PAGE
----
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David Breshears, 68, has reached the summit five times and produced the iconic 1998 IMAX film

David Breshears, 68, has reached the summit five times and produced the iconic 1998 IMAX film

By The Associated Press and James Gordon for Dailymail.com

05:51 March 17, 2024, updated 05:51 March 17, 2024

  • Famed mountaineer, author and director David Breshears, best known for co-directing the 1998 IMAX documentary about Mount Everest, has died at the age of 68.
  • Breshears has climbed Mount Everest five times and founded GlacierWorks to address the impact of climate change on glaciers in the Himalayas
  • His pioneering achievements include transmitting live television images from the summit of Everest in 1983

David Breshears, the mountaineer, author and director who co-directed and produced a 1998 IMAX documentary about climbing Mount Everest, has died, his manager confirmed Saturday. He was 68 years old.

Breshears was found unconscious at his home in Marblehead, Massachusetts, on Thursday, Ellen Gulbranson said.

She said he died of natural causes, but “the exact cause of death remains unknown at this time.”

Breshears was one of the most influential Americans in the world of Himalayan mountaineering, having climbed Mount Everest five times, including using an IMAX camera in 1996, his family said.

Mountaineer, director and author David Breshears, 68, died Thursday at his home in Marblehead, Massachusetts.
David Breshears is seen behind the camera during a 1996 shoot on Mount Everest
Everest grossed more than $120 million and turned Breashears into a celebrity.

“He combined his passion for climbing and photography to become one of the most admired adventure filmmakers in the world,” the family said in a written statement.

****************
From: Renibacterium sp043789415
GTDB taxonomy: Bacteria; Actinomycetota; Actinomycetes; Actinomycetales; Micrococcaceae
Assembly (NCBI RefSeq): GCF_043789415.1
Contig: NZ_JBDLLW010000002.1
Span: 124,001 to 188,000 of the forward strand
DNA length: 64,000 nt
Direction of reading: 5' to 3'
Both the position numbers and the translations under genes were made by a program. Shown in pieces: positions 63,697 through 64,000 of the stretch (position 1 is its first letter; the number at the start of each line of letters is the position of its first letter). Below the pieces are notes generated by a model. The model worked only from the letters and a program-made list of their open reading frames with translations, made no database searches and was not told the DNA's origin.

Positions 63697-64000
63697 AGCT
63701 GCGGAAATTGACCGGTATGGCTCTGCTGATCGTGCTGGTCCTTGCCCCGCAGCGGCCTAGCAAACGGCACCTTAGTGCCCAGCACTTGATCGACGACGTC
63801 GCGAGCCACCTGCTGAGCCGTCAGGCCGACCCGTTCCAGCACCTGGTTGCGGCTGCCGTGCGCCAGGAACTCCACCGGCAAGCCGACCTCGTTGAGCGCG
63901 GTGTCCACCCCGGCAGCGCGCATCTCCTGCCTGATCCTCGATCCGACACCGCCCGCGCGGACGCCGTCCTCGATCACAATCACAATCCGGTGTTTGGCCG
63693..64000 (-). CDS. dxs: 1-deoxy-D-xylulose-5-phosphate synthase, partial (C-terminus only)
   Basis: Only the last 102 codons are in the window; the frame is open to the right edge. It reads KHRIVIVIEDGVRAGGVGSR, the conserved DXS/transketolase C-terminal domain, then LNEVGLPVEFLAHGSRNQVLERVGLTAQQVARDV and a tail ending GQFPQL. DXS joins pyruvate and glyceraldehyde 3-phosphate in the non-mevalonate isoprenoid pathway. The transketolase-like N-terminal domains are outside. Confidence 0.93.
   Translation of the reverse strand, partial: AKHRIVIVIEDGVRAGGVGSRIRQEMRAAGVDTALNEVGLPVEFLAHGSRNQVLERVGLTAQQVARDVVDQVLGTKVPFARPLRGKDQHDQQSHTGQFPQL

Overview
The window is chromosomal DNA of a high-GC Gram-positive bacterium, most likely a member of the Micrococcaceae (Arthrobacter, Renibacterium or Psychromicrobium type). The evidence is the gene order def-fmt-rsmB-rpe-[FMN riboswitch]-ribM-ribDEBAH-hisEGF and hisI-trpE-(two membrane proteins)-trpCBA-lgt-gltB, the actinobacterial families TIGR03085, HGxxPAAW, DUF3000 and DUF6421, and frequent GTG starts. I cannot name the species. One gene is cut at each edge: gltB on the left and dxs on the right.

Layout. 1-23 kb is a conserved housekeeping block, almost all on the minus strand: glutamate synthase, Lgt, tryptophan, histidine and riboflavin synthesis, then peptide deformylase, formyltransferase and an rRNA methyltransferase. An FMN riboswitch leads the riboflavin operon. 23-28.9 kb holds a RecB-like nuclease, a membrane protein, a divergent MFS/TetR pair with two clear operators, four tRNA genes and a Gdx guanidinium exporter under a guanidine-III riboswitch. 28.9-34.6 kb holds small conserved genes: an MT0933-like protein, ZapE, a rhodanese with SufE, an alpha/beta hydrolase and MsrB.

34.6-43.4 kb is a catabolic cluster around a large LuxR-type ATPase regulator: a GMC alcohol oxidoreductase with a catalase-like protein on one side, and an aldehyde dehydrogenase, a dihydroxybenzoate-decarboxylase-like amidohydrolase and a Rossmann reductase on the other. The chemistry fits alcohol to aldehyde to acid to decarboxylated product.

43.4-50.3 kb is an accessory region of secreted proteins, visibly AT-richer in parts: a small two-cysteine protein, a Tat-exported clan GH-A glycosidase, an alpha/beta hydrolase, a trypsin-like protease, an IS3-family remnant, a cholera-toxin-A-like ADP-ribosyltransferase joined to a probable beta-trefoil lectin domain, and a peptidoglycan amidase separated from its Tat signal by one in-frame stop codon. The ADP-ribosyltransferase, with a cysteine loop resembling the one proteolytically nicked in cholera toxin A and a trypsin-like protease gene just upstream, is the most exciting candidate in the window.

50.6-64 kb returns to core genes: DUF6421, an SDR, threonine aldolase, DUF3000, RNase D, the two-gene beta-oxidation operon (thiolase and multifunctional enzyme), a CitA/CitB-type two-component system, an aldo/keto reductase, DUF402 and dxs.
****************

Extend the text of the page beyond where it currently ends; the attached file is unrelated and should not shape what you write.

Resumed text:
In 2007, Breshears founded GlacierWorks, which describes itself on Facebook as a nonprofit organization that “highlights changes to Himalayan glaciers through art, science and adventure.”

“With GlacierWorks, he used his climbing and photography expertise to create unique records that reveal the dramatic impacts of climate change on the historic mountain range,” his family said.

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In 1983, Breshears broadcast the first live television images from the summit of Everest.

Two years later, in 1985, he became the first American citizen to reach the summit twice.

Breshears and his team were filming the Mount Everest documentary when a blizzard struck the mountain on May 10, 1996, killing eight climbers.

He and his team stopped filming to help the climbers.

David Breashears photographed filming the IMAX documentary “Everest” which premiered in 1998
Breshears has climbed Mount Everest five times and founded GlacierWorks to address the impact of climate change on glaciers in the Himalayas
Breashears' pioneering achievements include transmitting live television images from the summit of Everest in 1983

His IMAX film chronicled his 1996 expedition to the summit alongside American guide Ed Viesturs.

Explore the training mountaineers receive before their expeditions, and the dangers they face along their way to the summit.

Everest grossed more than $120 million and turned Breashears into something of a celebrity.

Over the past decade, Breashears has helped millions of people learn about Mount Everest through its films and radio programs.

Breshears, who grew up in Boulder, Colorado, said he was the 135th person to reach the top of the world, and the experience changed him forever.

“Looking back at 1983, it seems almost surreal. We had the entire south side of the mountain to ourselves, and not only did I know who my teammates were, but I also knew that they had come to Everest with the meticulous preparation, experience and thorough training to climb it,” he said. Front line.

“I remember feeling closer to the mountain then, and more in tune with the experience.”